The Little MenThe Little Men by Megan Abbott
My rating: 4/5 cats
One StarOne StarOne StarOne Star

“Just behave yourself, okay? Like a good girl.”

hahahahah ohhhh, sir, i feel i must warn you – megan abbott doesn’t do good girls.

this is just a little wisp of a story – part of mysterious press’ bibliomystery series; where well-known authors write “short tales about deadly books.”

abbott’s story is only tangentially about books, and here, it ain’t the books that are gonna get you. this is abbott returning to her historical-noir comfort zone, and it’s a tingly little tale taking the conventional noir trappings, giving them her usual gender-spin, and incorporating unexpected elements of horror, psychological suspense and paranoia, against the backdrop of 1950’s hollywood.

the basics – failed actress turned makeup artist penny moves into a too-good-to-be-true bungalow with a haunted past and an enigmatic landlady named mrs. stahl (who is NOT greg’s mom). recently dropped by her studio exec lover “mr. d” in the most grotesque way: You were a luscious piece of candy, he said, but now I gotta spit you out, penny understands the cruelty of hollywood in its sexual steamrolling of young ingenues – the revolving door of power and desperation.

It was a rough town for pretty girls. The only place it was. Penny knew she had lost her shine long ago. Many men had rubbed it off, shimmy by shimmy.

and as she well knows – “This town can make a whore out of anyone.”

penny has survived the indignities and iniquities thus far, but in her new home at night, alone and vulnerable, she begins to hear strange tapping sounds and see things she can’t explain. with the help of two neighbors, confirmed bachelors who know all the gossip, she begins to investigate the source of the noises, the mysterious death of the former tenant and mrs. stahl’s possible involvement.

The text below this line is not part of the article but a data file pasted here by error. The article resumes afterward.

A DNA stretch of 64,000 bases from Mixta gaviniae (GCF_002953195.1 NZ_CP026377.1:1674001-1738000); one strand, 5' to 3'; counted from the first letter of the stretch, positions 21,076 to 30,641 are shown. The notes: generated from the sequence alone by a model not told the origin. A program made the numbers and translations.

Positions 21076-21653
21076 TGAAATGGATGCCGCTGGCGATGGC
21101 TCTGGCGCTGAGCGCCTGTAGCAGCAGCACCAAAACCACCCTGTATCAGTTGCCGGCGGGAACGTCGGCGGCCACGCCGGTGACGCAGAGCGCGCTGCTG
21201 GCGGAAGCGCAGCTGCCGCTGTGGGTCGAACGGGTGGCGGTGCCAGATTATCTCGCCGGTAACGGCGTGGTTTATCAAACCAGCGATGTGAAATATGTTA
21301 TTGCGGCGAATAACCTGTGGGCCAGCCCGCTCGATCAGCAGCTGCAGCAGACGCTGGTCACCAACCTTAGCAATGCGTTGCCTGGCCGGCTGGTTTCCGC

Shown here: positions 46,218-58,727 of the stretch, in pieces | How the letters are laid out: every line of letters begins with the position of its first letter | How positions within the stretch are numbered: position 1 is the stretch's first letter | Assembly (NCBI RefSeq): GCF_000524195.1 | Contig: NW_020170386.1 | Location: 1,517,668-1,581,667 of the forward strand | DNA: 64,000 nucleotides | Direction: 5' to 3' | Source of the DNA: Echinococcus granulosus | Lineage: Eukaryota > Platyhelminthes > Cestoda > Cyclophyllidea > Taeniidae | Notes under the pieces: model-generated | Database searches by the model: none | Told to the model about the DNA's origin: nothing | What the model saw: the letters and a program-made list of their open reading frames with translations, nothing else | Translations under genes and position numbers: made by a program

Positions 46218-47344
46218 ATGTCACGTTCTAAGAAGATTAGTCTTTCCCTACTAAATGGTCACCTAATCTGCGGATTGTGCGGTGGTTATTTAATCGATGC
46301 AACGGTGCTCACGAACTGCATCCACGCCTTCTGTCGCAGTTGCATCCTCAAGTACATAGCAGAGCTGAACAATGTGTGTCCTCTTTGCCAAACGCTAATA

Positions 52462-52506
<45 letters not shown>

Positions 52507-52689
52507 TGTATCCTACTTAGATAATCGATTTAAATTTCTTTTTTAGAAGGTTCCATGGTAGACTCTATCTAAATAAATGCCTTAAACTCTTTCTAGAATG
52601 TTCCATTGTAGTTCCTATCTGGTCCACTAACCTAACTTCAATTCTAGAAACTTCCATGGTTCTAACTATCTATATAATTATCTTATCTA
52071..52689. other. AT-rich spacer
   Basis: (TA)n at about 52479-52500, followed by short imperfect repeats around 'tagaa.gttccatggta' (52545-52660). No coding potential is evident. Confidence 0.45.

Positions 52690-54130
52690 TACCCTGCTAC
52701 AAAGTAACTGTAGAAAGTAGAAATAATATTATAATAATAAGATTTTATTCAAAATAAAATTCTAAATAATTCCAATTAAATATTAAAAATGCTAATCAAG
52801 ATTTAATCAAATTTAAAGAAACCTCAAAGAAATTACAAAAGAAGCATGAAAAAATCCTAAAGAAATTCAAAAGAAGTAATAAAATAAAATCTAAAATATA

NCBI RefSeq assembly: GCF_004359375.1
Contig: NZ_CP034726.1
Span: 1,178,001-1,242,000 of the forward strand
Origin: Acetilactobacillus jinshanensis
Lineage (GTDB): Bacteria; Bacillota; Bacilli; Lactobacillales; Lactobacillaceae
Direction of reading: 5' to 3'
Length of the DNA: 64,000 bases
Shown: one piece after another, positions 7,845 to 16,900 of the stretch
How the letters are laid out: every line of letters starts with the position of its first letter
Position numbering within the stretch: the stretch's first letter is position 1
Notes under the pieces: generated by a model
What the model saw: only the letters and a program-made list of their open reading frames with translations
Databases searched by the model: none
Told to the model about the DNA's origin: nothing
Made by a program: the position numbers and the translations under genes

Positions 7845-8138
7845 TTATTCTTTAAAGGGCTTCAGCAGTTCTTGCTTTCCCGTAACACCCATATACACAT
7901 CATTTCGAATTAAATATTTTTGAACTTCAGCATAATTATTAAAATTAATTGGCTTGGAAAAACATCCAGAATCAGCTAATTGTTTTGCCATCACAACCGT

the mystery itself is good, with a kickass last-line reveal, but where abbott always shines is in her descriptions. she does such a fantastic job setting her scenes, with the authenticity of her décor

Number Four, like all the bungalows, was already furnished: sun-bleached zebra print sofa and key lime walls, the brightwhite kitchen with its cherry-sprigged wallpaper. The first place she’d ever lived that didn’t have rust stains in the tub or the smell of moth balls everywhere.

and her libations

…pink gin conjured from grapefruit peel and an old bottle of Gilbey’s she found in the cupboard.

and most importantly – in her descriptions of other women

In the past, she’d had those greasy-skinned roommates to drown out thinking. They all had rashes from cheap studio makeup and the clap from cheaper studio men and beautiful figures like Penny’s own. And they never stopped talking, twirling their hair in curlers and licking their fingers to turn the magazine pages. But their chatter-chatter-chatter muffled all Penny’s thoughts. And the whole atmosphere – the thick muzz of Woolworth’s face powder and nylon nighties when they even shared a bed – made everything seem cheap and lively and dumb and easy and light.

it was a great little taste of megan abbott, to tide me over until her next book, and to remind me that i still have a couple of her girl-noir novels here to read. hooray!

read my reviews on goodreads

Click to comment

Leave a Reply

Your email address will not be published. Required fields are marked *

Amazon Disclaimer is a participant in the Amazon Services LLC Associates Program, an affiliate advertising program designed to provide a means for sites to earn advertising fees by advertising and linking to Amazon properties including but not limited to,, or,,, or


this feels gauche, but when i announced i was starting a blog, everyone assured me this is a thing that is done. i’m not on facebook, i’ve never had a cellphone or listened to a podcast; so many common experiences of modern life are foreign to me, but i’m certainly struggling financially, so if this is how the world works now, i’d be foolish to pass it up. any support will be received with equal parts gratitude and bewilderment.

To Top